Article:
Hungary Newsflash Week 21
Glyphosate usage figures, soybean cultivation, imported milk dumping and alpacas - The last week in Hungarian agriculture
Glyphosate use until 2017
The latest report of the ENDURE Network provides survey-based in-depth information on the trends of herbicide usage in Europe between 2013 and 2017. The report dedicates special attention to the usage of glyphosate, the controversial herbicide and topic of years of heated negotiations in the EU.
The study reports that in Hungary, the total use of herbicide grew by 16% between 2011-2016. According to the data, the Hungarian glyphosate usage varies with a wide range of applications and quantity used in annual and perennial crops systems. In 2017, 90-92% of perennial crop areas (vineyards and fruit orchards) were treated with the notorious substance at a mean rate of 2 kg/ha, although the use of other substances could reach 50% in one hectare. Winter wheat acreage (post-harvest) showed 90% as well. On the other end of the spectrum, Hungary had one of the lowest figures of usage for maize acreage, with only 1%. The proportion of glyphosate use in 2017 compared to all herbicides was 39%.
Soybean production still has room to grow
According to an overview by soy producer Glencore Agriculture published on Agrarszektor.hu, soybean production in Hungary did not reach the figures experts projected for 2020 five years ago. While in the past years, soy beans were raised over 60 to 70 thousand hectares, with 145-184 thousand metric tons of soy produced annually, stakeholders previously expected soy production to reach 100 thousand hectares of land are used by this year.
One of the reasons why producers did not sow more land with soy might be the fact that the soy plant is sensitive, has a lower tolerance for environmental factors and weather extremities as opposed to, for example, sunflowers.
While Hungary’s annual animal feed soybean meal consumption is 550-600 thousand tons, the country imports around 500 thousand tons, primarily from South America, despite the fact that it also produces an average of 150 thousand tons of soybean meal. The reason for this is that soybean producers annually export around 75 thousand tons of soy to Austria, Italy and Germany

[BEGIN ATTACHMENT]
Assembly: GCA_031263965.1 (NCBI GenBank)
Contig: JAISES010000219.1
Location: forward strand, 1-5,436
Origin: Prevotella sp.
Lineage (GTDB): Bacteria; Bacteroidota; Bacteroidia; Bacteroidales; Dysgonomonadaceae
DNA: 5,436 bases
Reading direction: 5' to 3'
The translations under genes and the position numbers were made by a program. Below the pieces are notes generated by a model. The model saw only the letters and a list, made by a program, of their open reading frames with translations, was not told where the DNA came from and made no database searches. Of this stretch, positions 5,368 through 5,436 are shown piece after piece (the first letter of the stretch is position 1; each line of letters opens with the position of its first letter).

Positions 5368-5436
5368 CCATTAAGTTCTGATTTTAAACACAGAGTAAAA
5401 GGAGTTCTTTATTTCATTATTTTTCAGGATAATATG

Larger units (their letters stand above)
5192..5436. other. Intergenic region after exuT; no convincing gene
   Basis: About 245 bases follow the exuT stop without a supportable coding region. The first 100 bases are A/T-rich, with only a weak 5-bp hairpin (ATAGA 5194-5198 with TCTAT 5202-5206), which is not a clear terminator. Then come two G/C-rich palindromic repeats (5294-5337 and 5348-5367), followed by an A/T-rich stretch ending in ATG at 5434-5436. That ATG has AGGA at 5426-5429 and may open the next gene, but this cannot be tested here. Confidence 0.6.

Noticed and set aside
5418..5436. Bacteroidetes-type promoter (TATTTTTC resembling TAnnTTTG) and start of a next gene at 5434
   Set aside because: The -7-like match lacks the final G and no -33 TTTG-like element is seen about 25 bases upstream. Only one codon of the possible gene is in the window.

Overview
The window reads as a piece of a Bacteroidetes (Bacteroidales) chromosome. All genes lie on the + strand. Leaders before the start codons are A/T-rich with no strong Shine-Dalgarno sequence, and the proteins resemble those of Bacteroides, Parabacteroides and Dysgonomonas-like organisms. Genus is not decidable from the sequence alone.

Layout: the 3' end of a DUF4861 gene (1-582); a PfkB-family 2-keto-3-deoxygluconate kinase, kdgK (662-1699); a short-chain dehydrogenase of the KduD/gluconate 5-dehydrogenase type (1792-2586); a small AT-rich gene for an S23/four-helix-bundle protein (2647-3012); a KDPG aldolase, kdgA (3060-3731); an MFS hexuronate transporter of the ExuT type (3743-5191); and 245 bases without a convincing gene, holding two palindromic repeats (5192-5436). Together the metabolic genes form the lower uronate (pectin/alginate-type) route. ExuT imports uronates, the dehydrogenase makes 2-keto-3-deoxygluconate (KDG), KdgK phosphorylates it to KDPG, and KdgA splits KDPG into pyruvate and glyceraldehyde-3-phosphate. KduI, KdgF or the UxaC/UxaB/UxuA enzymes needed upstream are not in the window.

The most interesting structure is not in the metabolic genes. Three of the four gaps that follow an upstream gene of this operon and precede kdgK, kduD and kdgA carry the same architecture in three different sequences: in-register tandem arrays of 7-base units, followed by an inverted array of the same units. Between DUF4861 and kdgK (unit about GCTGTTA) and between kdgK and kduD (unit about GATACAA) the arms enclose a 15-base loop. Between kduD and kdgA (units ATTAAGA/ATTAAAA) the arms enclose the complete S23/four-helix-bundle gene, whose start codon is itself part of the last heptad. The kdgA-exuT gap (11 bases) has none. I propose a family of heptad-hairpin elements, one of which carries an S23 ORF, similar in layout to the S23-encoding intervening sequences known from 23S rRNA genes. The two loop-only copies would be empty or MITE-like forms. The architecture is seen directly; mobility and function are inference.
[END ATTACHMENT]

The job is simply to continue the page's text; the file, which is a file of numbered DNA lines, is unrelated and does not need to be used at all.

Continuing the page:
Milk industry against dumping
The Hungarian sectoral industrial alliance Milk Interprofessional Organization and Product Board is lobbying for measures against milk product dumping in retail chains. The organization has observed the appearance of imported semi-hard cheese and UHT milk on the shelves of Hungarian stores, at drastically lower prices than what is reasonable for either the domestic or the regional market, which they consider disruptive and aggressive product dumping.
The alliance has proposed ethical market conduct suggestions, which describes aggressive dumping unethical. It also advises against unreasonable penalties in procurement prices when delays are clearly caused by the current crisis.
Online food market platform launched
A government-sponsored online platform was launched last week to boost direct purchases between smallholder produces and consumers, supported by an interactive map. The ‘Producers’ Basket’ is a new addendum to the evolving world of online food purchase platforms in Hungary and provides new tools to access high quality foodstuff while getting in contact with producers online.
Source: agrarszektor.hu, termloikosar.hu
Big eyes, soft fur
Alpaca breeding is becoming a trend in Hungary, both as livestock and as a hobby animal, with domestic breeders and alpaca farms on the rise. Prices start at €420 per animal, however, professionals advise purchasing from dedicated breeders, whose prices start at around €850. The price of alpacas also depend on their licensed pedigree - pregnant, category A females can be worth up to €4.2-7 thousand.
Alpacas are a solid option not only as pets but also as livestock since their wool is generally lighter, warmer, and less prickly than sheep wool. The alpaca, domesticated from the wild vicuña in South America, is a very hygienic animal and must be kept in a herd as it is very social, however, it gets on well with other livestock animals, e.g. sheep or horses.
Just how many alpaca farms are there in Hungary? According to the Őrségi Patakparti Alpaka Farm and Guesthouse, only a handful and they mostly own as pets. This farm, however, practices alpaca husbandry as an economic activity and produce high-quality wool threads and souvenirs. “Most of our alpacas come from the Netherlands, actually,” they tell us. “We’re in contact with experienced Dutch farmers who helped us a lot with these animals.”
Photo credit: Soy Beans Photographed by Trisorn Triboon by Tris T7 via Wikimedia.